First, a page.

Tag Archives: A Great and MIghty Wonder

A Great and Mighty Wonder

Biblical Text: John 1:1-14
Key Hymn: A Great and Mighty Wonder, LSB 383
Full Sermon Text

Maybe it is just getting older, but two things I experience daily that a younger man wouldn’t think could happen together. It could just be becoming set in my ways, but that isn’t how I experience it. Daily I am more convinced both of basic Christian doctrine and also with specific Lutheran doctrine. I’m a contrarian by nature. It is the last thing I would have expected. At the same time as becoming more sure of that doctrine, I’m becoming less militant. What I mean by that is while I can’t imagine something that forces a rethink on Augsburg Confession doctrine, I’m also much more willing to say with Paul “and if in anything you think otherwise, God will reveal that also to you. Only let us hold true to what we have attained. (Phil 3:15-16)” We are all straining toward a goal we have not attained. I save my militancy for those situations where I see people deliberatively leaving the narrow way, and those tempting them off it.

A Great and Mighty Wonder is my favorite Christmas hymn. It helps that it is set to Es IST Ein Ros (Lo, How a Rose is Blooming), but that isn’t everything. When you understand a little of the life of the writer it becomes all the more powerful. This sermon hopefully proclaims the savior’s birth, reflected through St. Germanus, while living in the eschatological hope. Germanus’ life is a life that is incomprehensible outside of doctrine. It is also one that understands how that doctrine itself can deny the hope that is only Christ. His hymn is a moving meditation moving to the great hope when all idols – seen and unseen – shall perish and satan’s lying cease. And Christ shall raise his scepter, decreeing endless peace.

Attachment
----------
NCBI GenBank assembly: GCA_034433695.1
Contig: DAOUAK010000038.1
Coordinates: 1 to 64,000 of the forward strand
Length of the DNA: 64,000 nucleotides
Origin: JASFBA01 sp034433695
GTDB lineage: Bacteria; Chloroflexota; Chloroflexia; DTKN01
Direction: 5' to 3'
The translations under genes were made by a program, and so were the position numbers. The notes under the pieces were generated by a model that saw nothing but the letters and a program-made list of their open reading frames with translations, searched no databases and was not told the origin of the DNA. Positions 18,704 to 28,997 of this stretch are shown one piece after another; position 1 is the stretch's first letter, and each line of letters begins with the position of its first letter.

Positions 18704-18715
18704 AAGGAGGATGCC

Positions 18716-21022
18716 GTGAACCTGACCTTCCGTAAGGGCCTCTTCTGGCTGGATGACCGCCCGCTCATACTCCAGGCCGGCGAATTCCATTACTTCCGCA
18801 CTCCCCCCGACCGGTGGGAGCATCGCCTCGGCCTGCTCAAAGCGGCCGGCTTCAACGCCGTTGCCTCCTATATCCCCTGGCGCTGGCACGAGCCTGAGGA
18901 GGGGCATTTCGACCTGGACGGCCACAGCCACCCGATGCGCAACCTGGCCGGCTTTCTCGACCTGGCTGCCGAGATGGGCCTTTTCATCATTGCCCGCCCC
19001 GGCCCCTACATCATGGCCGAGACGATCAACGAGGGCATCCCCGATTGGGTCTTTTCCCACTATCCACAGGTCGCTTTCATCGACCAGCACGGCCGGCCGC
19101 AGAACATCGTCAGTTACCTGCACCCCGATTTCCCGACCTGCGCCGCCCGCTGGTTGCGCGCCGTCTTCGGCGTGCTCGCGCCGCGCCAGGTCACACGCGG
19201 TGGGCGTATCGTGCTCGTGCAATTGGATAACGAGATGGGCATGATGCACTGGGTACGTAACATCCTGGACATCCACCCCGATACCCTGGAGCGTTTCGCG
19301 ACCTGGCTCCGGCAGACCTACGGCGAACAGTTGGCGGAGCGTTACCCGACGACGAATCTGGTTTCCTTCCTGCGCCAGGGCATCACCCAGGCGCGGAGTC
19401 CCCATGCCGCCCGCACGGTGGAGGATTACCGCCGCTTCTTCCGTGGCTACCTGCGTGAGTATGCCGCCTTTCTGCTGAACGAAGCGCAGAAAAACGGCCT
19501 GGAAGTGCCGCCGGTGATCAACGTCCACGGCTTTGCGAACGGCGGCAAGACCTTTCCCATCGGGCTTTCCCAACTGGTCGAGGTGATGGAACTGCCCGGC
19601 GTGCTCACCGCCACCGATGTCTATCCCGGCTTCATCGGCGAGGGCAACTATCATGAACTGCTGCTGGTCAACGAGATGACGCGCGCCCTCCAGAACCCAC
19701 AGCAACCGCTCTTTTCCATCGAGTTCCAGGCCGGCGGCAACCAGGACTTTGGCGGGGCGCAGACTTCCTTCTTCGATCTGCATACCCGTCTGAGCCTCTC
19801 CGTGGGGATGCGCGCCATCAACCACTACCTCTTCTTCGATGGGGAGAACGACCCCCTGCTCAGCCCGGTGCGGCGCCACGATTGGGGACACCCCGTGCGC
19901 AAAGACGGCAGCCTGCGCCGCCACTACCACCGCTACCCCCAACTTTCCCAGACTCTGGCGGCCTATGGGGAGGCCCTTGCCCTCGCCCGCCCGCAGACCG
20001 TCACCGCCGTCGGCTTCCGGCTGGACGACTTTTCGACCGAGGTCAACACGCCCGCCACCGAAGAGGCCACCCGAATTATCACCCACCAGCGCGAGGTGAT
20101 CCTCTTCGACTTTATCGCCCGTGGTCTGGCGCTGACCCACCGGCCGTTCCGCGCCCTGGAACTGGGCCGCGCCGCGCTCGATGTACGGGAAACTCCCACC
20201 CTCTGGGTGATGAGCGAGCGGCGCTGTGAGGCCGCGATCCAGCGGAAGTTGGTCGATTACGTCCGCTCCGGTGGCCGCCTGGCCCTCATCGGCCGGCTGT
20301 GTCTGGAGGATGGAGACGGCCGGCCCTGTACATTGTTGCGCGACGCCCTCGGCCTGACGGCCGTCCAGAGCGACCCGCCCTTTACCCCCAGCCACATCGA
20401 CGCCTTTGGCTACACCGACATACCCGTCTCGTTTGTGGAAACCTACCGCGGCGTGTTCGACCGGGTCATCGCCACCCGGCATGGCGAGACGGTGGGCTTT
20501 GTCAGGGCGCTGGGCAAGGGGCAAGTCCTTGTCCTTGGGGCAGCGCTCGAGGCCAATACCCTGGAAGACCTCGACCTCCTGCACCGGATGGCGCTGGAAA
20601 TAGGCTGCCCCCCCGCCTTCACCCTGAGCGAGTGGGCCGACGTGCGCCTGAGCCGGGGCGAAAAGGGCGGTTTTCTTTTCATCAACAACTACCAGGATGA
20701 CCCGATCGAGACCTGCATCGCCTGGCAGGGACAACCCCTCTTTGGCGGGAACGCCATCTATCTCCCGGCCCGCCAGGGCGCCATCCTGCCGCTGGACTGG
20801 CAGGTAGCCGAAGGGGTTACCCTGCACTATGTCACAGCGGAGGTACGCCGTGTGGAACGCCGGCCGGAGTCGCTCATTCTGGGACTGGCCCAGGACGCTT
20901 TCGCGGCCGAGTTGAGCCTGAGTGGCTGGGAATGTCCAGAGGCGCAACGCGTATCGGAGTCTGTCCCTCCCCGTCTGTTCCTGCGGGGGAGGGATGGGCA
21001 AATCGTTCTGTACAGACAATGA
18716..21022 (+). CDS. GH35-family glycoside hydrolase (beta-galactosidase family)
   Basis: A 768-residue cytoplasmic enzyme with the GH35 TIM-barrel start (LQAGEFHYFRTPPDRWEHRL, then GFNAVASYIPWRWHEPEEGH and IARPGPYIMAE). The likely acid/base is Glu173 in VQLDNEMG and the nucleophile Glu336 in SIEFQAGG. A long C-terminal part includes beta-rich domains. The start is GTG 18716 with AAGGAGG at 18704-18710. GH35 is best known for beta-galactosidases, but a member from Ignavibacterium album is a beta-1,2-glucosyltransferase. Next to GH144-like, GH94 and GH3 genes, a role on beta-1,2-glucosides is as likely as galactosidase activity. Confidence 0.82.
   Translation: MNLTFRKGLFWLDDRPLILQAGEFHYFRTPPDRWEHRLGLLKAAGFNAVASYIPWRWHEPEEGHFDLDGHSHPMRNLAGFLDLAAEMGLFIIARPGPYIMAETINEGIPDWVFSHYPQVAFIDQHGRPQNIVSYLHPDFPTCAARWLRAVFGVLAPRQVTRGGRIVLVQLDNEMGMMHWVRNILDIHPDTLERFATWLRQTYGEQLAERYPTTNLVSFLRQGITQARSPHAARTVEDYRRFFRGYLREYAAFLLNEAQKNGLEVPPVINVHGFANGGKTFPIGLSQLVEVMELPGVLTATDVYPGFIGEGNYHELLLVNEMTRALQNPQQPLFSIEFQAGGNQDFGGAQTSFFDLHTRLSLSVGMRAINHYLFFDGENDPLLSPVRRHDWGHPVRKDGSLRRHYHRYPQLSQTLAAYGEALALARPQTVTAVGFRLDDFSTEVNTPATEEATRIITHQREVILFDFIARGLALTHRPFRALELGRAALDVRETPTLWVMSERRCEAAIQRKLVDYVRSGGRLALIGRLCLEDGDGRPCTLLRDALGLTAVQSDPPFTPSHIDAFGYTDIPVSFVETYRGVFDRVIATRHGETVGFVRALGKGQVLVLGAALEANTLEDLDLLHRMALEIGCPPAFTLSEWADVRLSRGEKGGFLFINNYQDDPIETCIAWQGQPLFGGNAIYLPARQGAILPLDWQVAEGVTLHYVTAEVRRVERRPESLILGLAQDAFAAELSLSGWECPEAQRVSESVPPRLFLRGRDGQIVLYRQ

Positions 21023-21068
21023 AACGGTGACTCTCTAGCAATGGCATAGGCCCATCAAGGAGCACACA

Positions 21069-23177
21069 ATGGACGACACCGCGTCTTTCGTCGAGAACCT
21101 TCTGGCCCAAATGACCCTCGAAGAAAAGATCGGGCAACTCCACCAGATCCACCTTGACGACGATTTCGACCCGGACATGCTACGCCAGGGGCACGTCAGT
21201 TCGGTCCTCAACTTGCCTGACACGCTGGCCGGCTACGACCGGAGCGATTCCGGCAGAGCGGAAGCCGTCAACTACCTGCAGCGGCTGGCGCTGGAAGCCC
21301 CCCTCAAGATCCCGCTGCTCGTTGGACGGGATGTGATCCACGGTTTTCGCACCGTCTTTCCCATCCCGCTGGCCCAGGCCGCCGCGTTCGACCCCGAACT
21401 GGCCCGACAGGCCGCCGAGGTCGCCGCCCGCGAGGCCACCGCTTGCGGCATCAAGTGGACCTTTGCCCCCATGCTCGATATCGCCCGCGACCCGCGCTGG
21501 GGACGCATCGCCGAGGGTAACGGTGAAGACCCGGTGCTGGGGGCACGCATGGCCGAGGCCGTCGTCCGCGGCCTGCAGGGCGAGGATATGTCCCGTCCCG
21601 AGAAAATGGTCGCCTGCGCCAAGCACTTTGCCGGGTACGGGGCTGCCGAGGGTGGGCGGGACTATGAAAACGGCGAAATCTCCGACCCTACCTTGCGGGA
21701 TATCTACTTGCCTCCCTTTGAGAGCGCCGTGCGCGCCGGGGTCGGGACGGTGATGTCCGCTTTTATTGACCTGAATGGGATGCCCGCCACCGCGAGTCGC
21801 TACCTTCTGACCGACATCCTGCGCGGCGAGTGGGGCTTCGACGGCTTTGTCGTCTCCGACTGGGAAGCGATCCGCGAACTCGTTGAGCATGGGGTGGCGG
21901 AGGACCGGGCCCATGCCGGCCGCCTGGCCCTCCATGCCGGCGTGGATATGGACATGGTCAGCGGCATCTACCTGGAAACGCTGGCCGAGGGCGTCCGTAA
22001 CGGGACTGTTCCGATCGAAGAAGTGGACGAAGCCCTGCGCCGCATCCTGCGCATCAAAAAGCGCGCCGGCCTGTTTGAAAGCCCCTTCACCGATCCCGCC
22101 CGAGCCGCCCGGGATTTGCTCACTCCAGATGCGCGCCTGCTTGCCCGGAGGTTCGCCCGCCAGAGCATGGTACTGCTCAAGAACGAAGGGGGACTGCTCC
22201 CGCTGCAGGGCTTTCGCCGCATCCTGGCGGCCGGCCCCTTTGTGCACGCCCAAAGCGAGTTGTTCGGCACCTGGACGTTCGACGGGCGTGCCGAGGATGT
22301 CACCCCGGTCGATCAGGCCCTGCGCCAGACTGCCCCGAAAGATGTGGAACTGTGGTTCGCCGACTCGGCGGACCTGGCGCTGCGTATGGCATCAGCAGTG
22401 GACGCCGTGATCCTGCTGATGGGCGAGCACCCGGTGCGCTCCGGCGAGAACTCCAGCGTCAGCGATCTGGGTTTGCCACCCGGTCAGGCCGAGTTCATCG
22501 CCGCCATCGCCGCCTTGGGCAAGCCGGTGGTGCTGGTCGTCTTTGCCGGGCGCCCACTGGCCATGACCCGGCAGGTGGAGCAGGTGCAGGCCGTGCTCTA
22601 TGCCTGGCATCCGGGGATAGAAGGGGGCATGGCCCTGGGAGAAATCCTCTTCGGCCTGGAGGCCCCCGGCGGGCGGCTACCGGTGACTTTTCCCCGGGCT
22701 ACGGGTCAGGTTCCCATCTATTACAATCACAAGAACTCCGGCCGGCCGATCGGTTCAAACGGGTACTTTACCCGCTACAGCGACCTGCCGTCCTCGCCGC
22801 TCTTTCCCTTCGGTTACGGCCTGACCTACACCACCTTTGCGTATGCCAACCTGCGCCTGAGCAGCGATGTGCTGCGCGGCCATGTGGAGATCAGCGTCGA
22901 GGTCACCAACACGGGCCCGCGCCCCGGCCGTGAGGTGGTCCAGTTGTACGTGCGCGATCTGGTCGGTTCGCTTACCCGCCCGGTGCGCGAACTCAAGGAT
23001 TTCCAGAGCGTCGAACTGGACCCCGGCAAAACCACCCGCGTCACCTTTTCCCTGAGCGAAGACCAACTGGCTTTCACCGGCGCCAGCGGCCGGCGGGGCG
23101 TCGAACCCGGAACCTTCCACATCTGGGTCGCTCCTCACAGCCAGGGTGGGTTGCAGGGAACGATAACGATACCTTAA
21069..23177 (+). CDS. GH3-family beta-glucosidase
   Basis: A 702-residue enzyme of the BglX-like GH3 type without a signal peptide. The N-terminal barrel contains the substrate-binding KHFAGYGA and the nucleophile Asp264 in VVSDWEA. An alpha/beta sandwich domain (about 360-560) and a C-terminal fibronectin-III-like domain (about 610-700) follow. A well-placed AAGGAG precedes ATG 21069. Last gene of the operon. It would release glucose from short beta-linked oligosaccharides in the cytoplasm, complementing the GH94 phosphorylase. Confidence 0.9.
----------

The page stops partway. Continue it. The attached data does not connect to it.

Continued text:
Christmas Day 2014

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Full Sermon Draft

This sermon looks at the appointed epistle readings of the Christmas Eve/Christmas Day. Each ponders in their heart the meaning of Christmas from a slightly different perspective: mystic, personal and kingly. It really is a riff of of my favorite Christmas Hymn: A Great and Mighty Wonder.

Where Jesus is, There is the Temple – A Temple built for All Peoples

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Biblical Text: Luke 17:11-19

Full Sermon Draft

I was somewhat shocked this week when I went to read what the church fathers had to say when commenting upon the text. Not shocked in a bad way, but maybe I should say surprised. Maybe it is the limits of my sources which are basically those contained in the ACCS. The ACCS is an updated form of the Catena Aurea or Golden Chain, a string of quotations and gloss that past commentators felt important. But the 10 lepers did not attract much comment, and the comments it did attract were not moralism. While I would not call them moralists, the church fathers were not ashamed to encourage holy living or acquiring virtue. (Again the could be because of later editors felt that was what was worth copying and preserving). Instead what was present was what I would call beautiful and clear allegory.

Now we think of allegory as meaning flight of fancy. I’ve read enough of it to know it can be that, but I also think that is an awful label for what was essentially a method of pondering the scriptures. After preaching for five years week in and week out, what I now recognize is a tool for preaching. The literal level is the basis, and it grounds what you say in history and the text. This is trying to understand the text in its own time. The typeological level is about bringing the specific literal to the eternal. A good reformation way of thinking of this is how does the literal story tell us about who Jesus is and his purpose and work. What does faith latch onto? The third section then asks the question: Knowing that eternal truth how do we live in the now? Having generalized the truth, how do we realize it today. The last section never loses sight of the final day. What is the final fulfullment, the eschatological or resurrection reality contained in the text. What is our hope derived from the text? Over the entire method it is a way to be grounded in the words of scripture and history while connecting it (and ourselves) to the grand story of salvation.

So, this sermon takes the form of an allegory. Not those flights of fancy, but just a way of structuring the proclamation. And to ground it further, the Hymn of the Day was A Great and Mighty Wonder. Celebrating Christmas in October might seem odd, but the hymn dovetails perfectly with what the Father’s said and what I tried to proclaim. As so often is the case, the hymnwriters preach better than the preacher.